A bill introduced in the Utah Senate on Wednesday would protect gays and transgender people from discrimination in the workplace and housing — but would provide exemptions for religious groups and a youth organization popular in the state that bans gay adults: the Boy Scouts of America.
The biggest membership support for the Boy Scouts of America comes from the Church of Jesus Christ of Latter-day Saints. In 2013, 437,000 Mormon youth participated in the Boy Scouts – more than any other religious or civic group, according to BSA data.
The Senate bill excludes the “Boy Scouts of America or its councils, chapters or subsidiaries” from the definition of an employer.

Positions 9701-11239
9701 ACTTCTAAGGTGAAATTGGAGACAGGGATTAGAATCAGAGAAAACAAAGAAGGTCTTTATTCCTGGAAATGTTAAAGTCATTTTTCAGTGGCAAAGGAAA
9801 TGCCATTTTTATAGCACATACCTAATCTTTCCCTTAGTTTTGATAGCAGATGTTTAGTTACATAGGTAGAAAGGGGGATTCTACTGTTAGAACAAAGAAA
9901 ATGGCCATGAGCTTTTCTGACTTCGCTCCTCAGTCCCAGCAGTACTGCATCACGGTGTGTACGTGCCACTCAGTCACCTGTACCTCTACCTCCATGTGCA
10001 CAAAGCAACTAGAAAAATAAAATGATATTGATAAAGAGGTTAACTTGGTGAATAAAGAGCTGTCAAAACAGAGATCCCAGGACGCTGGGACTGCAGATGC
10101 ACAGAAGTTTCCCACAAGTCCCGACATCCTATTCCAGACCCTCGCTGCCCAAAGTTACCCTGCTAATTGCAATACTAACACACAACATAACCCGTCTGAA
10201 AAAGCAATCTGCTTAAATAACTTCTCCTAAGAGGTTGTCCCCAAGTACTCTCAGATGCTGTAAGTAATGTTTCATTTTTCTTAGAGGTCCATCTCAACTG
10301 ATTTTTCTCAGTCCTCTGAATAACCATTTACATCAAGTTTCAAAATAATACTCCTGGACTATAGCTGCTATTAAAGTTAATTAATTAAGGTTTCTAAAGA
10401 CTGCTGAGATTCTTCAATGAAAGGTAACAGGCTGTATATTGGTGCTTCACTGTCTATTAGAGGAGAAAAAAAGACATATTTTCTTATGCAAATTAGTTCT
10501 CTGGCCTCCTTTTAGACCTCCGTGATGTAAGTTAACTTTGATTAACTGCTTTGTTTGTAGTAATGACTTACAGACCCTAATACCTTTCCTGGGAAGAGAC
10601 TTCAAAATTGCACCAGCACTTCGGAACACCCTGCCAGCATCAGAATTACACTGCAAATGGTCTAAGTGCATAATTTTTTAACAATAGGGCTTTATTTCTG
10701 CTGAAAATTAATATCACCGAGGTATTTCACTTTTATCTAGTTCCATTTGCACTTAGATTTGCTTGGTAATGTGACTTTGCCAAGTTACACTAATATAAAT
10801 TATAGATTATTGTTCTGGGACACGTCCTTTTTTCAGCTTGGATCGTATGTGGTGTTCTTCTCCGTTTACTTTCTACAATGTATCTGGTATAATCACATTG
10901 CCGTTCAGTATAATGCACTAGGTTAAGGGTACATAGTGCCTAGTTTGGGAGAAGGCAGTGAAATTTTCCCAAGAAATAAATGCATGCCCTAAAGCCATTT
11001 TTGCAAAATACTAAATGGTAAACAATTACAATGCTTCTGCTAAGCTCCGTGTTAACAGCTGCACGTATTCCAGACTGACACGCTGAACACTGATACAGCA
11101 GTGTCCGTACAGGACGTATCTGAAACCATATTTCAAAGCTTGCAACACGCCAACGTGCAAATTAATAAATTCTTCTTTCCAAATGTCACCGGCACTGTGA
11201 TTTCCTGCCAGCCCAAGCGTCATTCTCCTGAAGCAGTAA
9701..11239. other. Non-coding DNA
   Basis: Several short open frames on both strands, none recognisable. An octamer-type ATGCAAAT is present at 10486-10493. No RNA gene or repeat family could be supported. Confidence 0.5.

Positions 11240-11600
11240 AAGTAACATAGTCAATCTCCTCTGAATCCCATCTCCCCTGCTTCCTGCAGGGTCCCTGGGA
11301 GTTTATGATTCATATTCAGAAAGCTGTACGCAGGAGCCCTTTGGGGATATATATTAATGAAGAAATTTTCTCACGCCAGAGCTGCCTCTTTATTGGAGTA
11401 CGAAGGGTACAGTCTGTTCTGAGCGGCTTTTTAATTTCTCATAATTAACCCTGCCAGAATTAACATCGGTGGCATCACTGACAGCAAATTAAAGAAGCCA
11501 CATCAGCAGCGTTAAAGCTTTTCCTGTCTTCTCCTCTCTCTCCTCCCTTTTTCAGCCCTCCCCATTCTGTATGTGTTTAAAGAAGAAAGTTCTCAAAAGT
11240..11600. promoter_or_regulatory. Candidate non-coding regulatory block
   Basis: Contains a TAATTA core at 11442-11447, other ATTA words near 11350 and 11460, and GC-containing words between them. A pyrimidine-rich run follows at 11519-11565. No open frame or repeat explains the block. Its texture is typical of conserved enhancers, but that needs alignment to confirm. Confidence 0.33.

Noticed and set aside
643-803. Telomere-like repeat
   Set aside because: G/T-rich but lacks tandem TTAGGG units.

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When asked about the legislation and if the BSA had a role in it, the organization's national spokesman Deron Smith said: “We don’t have anything to add at this time. Our focus remains on providing the foremost youth program of character development and values-based leadership training to young people in Utah.”
Scout Executive Rick Barnes, head of the Great Salt Lake Council, told NBC News by email: “We have not been involved with the crafting of this bill” and didn’t reply to further questions.
Gay rights groups in Utah have applauded the overall legislation, which The Salt Lake Tribune said would be the first in the state to provide such protections for LGBT people and only came together after long negotiations. Attorneys from the LDS church participated in the drafting of the legislation, the newspaper reported.
Still, the LDS church has in recent months excommunicated members who have spoken out in favor of gay rights.
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